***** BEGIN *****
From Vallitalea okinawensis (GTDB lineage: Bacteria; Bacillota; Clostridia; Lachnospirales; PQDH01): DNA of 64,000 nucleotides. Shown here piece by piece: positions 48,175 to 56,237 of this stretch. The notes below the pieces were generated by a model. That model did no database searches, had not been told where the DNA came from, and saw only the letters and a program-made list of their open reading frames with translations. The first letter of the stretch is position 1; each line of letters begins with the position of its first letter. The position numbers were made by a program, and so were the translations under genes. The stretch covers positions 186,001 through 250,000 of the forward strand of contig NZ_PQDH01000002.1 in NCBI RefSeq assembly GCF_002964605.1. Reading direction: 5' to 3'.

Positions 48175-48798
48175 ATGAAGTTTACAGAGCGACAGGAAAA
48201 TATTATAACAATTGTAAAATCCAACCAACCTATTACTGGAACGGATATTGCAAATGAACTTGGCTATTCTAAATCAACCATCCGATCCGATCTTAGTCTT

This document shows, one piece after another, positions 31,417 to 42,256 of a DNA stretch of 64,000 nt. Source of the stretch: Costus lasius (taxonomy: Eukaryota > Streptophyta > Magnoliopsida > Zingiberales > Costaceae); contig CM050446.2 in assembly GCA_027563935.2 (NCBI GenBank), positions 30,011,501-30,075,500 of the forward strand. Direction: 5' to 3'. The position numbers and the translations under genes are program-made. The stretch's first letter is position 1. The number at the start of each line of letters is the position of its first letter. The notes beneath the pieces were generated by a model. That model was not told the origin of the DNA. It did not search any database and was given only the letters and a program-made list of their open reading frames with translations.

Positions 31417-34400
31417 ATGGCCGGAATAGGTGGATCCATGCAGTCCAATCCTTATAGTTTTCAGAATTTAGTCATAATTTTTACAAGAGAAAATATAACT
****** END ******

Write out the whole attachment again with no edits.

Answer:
From Vallitalea okinawensis (GTDB lineage: Bacteria; Bacillota; Clostridia; Lachnospirales; PQDH01): DNA of 64,000 nucleotides. Shown here piece by piece: positions 48,175 to 56,237 of this stretch. The notes below the pieces were generated by a model. That model did no database searches, had not been told where the DNA came from, and saw only the letters and a program-made list of their open reading frames with translations. The first letter of the stretch is position 1; each line of letters begins with the position of its first letter. The position numbers were made by a program, and so were the translations under genes. The stretch covers positions 186,001 through 250,000 of the forward strand of contig NZ_PQDH01000002.1 in NCBI RefSeq assembly GCF_002964605.1. Reading direction: 5' to 3'.

Positions 48175-48798
48175 ATGAAGTTTACAGAGCGACAGGAAAA
48201 TATTATAACAATTGTAAAATCCAACCAACCTATTACTGGAACGGATATTGCAAATGAACTTGGCTATTCTAAATCAACCATCCGATCCGATCTTAGTCTT

This document shows, one piece after another, positions 31,417 to 42,256 of a DNA stretch of 64,000 nt. Source of the stretch: Costus lasius (taxonomy: Eukaryota > Streptophyta > Magnoliopsida > Zingiberales > Costaceae); contig CM050446.2 in assembly GCA_027563935.2 (NCBI GenBank), positions 30,011,501-30,075,500 of the forward strand. Direction: 5' to 3'. The position numbers and the translations under genes are program-made. The stretch's first letter is position 1. The number at the start of each line of letters is the position of its first letter. The notes beneath the pieces were generated by a model. That model was not told the origin of the DNA. It did not search any database and was given only the letters and a program-made list of their open reading frames with translations.

Positions 31417-34400
31417 ATGGCCGGAATAGGTGGATCCATGCAGTCCAATCCTTATAGTTTTCAGAATTTAGTCATAATTTTTACAAGAGAAAATATAACT